Maize harvest targets ambitious, but unrealistic

03 Nov, 2023 - 00:11 0 Views
Maize harvest targets ambitious, but unrealistic Maize

eBusiness Weekly

Business Writer

Zimbabwe has set an ambitious and probably unrealistic maize harvest target for the 2023/24 agricultural season given forecasts of a normal to below-normal rainfall season.

Meteorological experts forecast the country to experience El Niño-induced normal to below-normal rains this year in most parts of the country.

El Niño occurrences frequently cause lower rainfall and protracted dry spells in southern Africa, Zimbabwe included.

But in its ambitious plan, the southern African country is targeting to harvest 2, 8 million tonnes of maize, up from the estimated harvest of 2,3 million tonnes in the 2022/23 normal rainfall season.

This is the closest to the previous record maize haul of 2,95 million tonnes realised in 1984.

Speaking at a post-Cabinet briefing in Harare this week, Information Publicity and Broadcasting Services Minister, Dr Jenfan Muswere, said the country is targeting to produce 2 800 000 tonnes of maize.

Muswere said 70 316 hectares had been tentatively committed for maize production under irrigation, with a potential yield of up to 500 000 tonnes.

This means the balance of 2 300 000 will be rainfed and under threat from El Nino though measures to mitigate poor harvest have been put in place with about 40,8 percent being early to ultra-early maturity varieties.

According to the Food and Agriculture Organisation (FAO), up to 70 percent of Zimbabwe’s population subsists on rainfed agriculture.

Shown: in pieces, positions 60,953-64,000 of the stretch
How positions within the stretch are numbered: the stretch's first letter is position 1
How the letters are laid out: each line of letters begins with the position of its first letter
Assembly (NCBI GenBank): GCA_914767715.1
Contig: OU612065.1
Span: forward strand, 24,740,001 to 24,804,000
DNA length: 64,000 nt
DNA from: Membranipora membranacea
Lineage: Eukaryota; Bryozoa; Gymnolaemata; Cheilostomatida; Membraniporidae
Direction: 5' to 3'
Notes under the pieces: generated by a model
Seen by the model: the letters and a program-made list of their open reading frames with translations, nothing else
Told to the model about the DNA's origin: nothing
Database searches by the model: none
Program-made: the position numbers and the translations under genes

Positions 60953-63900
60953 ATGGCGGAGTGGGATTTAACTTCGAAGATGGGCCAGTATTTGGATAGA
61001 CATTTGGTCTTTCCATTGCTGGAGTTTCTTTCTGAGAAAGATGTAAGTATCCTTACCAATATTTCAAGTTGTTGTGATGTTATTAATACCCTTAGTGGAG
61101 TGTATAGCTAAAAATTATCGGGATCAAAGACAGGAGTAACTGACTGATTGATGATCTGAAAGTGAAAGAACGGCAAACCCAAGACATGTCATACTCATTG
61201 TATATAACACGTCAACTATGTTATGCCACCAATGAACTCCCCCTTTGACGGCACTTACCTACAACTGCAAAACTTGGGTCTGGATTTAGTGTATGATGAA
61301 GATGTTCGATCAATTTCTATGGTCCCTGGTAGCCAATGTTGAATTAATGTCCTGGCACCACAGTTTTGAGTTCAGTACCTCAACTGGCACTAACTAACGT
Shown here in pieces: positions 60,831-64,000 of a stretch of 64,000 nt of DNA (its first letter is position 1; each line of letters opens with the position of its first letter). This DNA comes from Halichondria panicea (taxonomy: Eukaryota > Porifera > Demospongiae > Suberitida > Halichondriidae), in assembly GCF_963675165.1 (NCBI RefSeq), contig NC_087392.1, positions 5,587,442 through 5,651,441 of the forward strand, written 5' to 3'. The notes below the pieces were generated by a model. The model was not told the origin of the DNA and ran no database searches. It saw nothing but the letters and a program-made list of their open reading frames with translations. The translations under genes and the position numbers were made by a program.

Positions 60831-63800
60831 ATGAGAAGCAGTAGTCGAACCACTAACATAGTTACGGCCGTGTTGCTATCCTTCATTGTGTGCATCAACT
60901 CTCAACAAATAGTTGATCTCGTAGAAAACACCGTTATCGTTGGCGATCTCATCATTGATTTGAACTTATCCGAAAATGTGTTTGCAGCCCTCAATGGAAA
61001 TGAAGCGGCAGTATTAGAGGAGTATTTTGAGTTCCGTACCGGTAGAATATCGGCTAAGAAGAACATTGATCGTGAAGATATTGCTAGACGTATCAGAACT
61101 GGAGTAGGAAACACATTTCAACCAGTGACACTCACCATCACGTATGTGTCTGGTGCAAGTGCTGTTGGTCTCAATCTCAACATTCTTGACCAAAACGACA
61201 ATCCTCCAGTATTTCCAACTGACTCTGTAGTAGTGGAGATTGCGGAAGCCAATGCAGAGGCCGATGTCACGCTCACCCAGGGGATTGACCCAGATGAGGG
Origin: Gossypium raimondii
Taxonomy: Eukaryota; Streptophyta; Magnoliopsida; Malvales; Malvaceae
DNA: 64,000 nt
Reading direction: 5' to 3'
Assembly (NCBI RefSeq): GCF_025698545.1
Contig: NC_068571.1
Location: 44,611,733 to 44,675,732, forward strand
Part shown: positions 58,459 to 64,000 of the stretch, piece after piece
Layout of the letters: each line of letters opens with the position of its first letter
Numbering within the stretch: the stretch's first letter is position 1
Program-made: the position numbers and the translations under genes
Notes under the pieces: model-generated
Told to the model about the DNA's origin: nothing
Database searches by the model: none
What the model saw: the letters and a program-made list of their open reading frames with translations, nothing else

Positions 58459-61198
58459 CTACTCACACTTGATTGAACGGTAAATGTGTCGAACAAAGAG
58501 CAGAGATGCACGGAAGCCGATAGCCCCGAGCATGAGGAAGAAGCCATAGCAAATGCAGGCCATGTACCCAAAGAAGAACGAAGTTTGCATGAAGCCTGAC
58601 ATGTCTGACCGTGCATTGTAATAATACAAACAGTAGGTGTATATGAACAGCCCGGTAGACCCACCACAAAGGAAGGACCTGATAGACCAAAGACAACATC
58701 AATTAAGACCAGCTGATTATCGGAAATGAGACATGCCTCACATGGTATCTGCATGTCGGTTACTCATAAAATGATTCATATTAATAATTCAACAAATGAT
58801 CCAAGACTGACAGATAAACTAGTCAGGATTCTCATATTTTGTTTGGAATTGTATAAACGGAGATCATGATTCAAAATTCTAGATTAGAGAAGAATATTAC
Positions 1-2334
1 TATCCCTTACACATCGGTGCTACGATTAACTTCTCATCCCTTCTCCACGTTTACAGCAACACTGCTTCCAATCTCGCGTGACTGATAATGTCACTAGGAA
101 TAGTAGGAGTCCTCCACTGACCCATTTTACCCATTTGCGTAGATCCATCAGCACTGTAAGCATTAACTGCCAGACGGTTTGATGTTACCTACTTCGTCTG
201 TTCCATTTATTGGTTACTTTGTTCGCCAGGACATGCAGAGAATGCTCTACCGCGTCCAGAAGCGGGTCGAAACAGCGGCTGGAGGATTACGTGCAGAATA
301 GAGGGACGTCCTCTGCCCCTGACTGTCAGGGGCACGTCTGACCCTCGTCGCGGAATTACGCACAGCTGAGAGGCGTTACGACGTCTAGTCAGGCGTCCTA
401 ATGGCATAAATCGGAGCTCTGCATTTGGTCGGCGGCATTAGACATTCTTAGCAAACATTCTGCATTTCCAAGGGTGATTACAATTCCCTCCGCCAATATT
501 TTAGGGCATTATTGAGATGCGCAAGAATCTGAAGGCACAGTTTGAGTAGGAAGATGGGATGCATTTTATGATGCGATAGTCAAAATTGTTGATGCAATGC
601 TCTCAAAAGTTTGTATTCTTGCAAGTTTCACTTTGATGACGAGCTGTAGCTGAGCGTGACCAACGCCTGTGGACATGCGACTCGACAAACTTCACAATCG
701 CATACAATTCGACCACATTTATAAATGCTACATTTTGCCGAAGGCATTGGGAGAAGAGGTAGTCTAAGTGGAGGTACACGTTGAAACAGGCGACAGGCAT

As a result, insufficient rainfall and prolonged dry spells negatively affect maize yields, resulting in lower production and compromised food security.

However ministry of Lands, Agriculture, Fisheries, Water and Rural Development Permanent Secretary, Professor Obert Jiri, said the target was “very realistic”.

“We have been on a crusade outlining what we are doing differently in light of El Niño,” said Prof Jiri.
Some of the activities being run by his ministry include encouraging the growth of drought-tolerant varieties, use of irrigation systems as well as adopting water-efficient practices.

Moreover, the Ministry of Agriculture developed a Drought Risk Management Strategy and Action Plan (2017–2025), which presents a framework for implementing mitigation measures to improve drought readiness.

Plot preparation under the Pfumvudza/Intwasa programme was being accelerated, with a target to complete three plots per farmer by the extended deadline of November 15 and the country expected to surpass previous records.

Over 3,8 million plots had already been prepared, which was higher than previous seasons and historiacally has a higher average yield per hectare than the overall national yield.

However, El Nino brings with it some other challenges.

In a September 2023 interview with Inter Press Service, Washington Zhakata, a director of the Environment Ministry’s Climate Change Management Department said “El Niño conditions create conducive conditions for the outbreak of crop diseases and pests”.

“When the crops are weakened, they become more susceptible to infestations and diseases, further affecting agricultural yields,” Zhakata reportedly